We face competition, and our failure to compete successfully could make it difficult for us to add and retain customers and could reduce or impede the growth of our business.
The public relations market is fragmented, competitive and rapidly evolving, and there are limited barriers to entry to some segments of this market. We expect the intensity of competition to increase in the future as existing competitors develop their capabilities and as new companies enter our market. Increased competition could result in pricing pressure, reduced sales, lower margins or the failure of our solutions to achieve or maintain broad market acceptance. If we are unable to compete effectively, it will be difficult for us to maintain our pricing rates and add and retain customers, and our business, financial condition and results of operations will be seriously harmed. We face competition from:
Many of our current and potential competitors have longer operating histories, a larger presence in the general PR market, access to larger customer bases and substantially greater financial, technical, sales and marketing, management, service, support and other resources than we have. As a result, our competitors may be able to respond more quickly than we can to new or changing opportunities, technologies, standards or customer requirements or devote greater resources to the promotion and sale of their products and services than we can. To the extent our competitors have an existing relationship with a potential customer, that customer may be unwilling to switch vendors due to existing time and financial commitments with our competitors.
We also expect that new competitors, such as enterprise software vendors and online service providers that have traditionally focused on enterprise resource planning or back office applications, will enter the on-demand public relations management market with competing products as the on-demand public relations management market develops and matures. Many of these potential competitors have established or may establish business, financial or strategic relationships among themselves or with existing or potential customers, alliance partners or
other third parties or may combine and consolidate to become more formidable competitors with better resources. It is possible that these new competitors could rapidly acquire significant market share.
We expect that the traditional press release distribution providers will offer press release distribution services through the internet. We had or continue to have partnerships with these providers to co-market and sell our press release distribution services. It is possible that these new competitors could rapidly acquire significant market share.
If we fail to respond to evolving industry standards, our on-demand solutions may become obsolete or less competitive.
The market for our on-demand solutions is characterized by changes in customer requirements, changes in protocols and evolving industry standards. If we are unable to enhance or develop new features for our existing solutions or develop acceptable new solutions that keep pace with these changes, our on-demand software and services may become obsolete, less marketable and less competitive and our business will be harmed. The success of any enhancements, new modules and on-demand software and services depends on several factors, including timely completion, introduction and market acceptance of our solutions. Failure to produce acceptable new offerings and enhancements may significantly impair our revenue growth and reputation.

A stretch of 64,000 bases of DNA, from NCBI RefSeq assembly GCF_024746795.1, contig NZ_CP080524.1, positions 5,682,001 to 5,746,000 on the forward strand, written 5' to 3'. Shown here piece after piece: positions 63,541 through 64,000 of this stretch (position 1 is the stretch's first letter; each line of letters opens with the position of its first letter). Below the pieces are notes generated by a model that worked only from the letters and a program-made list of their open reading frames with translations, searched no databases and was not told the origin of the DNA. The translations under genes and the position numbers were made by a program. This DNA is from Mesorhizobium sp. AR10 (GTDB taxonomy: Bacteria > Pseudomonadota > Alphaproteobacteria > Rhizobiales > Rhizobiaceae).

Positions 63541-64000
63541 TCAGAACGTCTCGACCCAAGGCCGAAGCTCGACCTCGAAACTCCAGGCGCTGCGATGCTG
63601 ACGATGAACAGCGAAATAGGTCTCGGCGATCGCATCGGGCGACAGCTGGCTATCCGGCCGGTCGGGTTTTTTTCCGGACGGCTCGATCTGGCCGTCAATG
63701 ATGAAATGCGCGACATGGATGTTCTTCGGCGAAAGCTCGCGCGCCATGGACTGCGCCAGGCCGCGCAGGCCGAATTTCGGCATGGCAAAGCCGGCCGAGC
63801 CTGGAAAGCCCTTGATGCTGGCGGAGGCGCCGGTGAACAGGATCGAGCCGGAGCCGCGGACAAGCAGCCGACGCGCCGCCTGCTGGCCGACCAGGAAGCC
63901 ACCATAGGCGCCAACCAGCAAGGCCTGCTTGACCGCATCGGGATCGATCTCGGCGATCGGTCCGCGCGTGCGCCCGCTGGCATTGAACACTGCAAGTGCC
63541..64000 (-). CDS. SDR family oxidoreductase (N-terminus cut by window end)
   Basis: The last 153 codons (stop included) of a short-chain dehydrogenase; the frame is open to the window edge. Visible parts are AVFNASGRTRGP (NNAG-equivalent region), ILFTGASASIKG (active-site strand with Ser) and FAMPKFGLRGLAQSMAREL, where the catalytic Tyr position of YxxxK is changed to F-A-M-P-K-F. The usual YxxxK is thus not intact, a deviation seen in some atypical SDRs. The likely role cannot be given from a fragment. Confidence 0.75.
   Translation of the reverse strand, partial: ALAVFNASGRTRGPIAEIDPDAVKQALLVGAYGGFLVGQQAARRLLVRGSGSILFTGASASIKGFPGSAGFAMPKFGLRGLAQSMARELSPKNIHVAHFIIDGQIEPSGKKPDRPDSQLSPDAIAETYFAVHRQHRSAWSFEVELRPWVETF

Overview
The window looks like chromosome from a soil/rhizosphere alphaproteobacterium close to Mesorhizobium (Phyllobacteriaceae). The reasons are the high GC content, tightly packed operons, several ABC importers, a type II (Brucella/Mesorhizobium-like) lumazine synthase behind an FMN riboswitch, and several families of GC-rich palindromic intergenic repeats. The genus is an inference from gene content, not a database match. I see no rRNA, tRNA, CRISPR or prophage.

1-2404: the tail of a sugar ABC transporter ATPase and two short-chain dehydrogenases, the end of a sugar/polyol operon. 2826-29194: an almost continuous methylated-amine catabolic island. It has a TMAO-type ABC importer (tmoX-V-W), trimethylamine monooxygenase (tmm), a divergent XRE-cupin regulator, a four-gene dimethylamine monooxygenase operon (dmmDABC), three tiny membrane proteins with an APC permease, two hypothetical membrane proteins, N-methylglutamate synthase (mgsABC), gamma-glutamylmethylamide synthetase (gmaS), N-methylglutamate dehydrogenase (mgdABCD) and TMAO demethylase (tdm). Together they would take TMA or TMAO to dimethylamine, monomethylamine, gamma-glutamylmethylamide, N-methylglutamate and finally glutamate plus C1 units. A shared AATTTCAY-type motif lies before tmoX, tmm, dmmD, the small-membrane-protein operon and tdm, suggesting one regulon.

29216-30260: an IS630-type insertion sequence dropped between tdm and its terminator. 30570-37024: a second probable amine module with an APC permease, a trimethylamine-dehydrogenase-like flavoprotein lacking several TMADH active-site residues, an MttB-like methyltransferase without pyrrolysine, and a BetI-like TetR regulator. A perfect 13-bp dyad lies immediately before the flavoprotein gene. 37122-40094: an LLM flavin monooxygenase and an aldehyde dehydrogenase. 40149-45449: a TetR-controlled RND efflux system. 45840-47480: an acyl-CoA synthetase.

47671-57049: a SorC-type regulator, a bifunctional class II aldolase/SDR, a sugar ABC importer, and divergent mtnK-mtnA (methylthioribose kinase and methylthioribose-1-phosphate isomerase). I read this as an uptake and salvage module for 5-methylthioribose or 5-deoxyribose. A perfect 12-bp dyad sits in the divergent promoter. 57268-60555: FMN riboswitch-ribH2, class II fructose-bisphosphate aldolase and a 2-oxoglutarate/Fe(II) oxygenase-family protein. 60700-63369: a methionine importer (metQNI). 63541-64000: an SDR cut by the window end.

If there are interruptions or delays in providing our on-demand solutions due to third-party error, our own error or the occurrence of unforeseeable events, delivery of our solutions could become impaired, which could harm our relationships with customers and subject us to liability.
All of our solutions reside on hardware that we own or lease and operate. Our hardware is currently located in two third-party facilities maintained and operated in Virginia and Washington. Our third-party facility providers do not guarantee that our customers access to our solutions will be uninterrupted, error-free or secure. Our operations depend, in part, on our third-party facility providers ability to protect systems in their facilities against damage or interruption from natural disasters, power or telecommunications failures, criminal acts and similar events. In the event that our third-party facility arrangements are terminated, or there is a lapse of service or damage to such third-party facilities, we could experience interruptions in our service as well as delays and additional expense in arranging new facilities and services.
Our disaster recovery computer hardware and systems are located at a third-party facility in Baltimore, Maryland. Our disaster recovery systems have not been tested under actual disaster conditions and may not have sufficient capacity to recover all data and services in the event of an outage occurring at our third-party facilities. Moreover, our disaster recovery computer hardware and systems are located within the same geographic region as one of our third-party facilities and may be equally or more affected by any disaster affecting such third-party facilities. Any or all of these events could cause our customers to lose access to our on-demand software. In addition, the failure by our third-party facilities to meet our capacity requirements could result in interruptions in such service or impede our ability to scale our operations.
We architect the system infrastructure and procure and own or lease the computer hardware used for our services. Design and mechanical errors, spikes in usage volume and failure to follow system protocols and procedures could cause our systems to fail, resulting in interruptions in our service. Any interruptions or delays in our service, whether as a result of third-party error, our own error, natural disasters or security breaches, whether accidental or willful, could harm our relationships with customers and our reputation. Also, in the event of damage or interruption, our insurance policies may not adequately compensate us for any losses that we may incur. These factors in turn could reduce our revenue, subject us to liability, and cause us to issue credits or cause customers to fail to renew their subscriptions, any of which could adversely affect our business, financial condition and results of operations.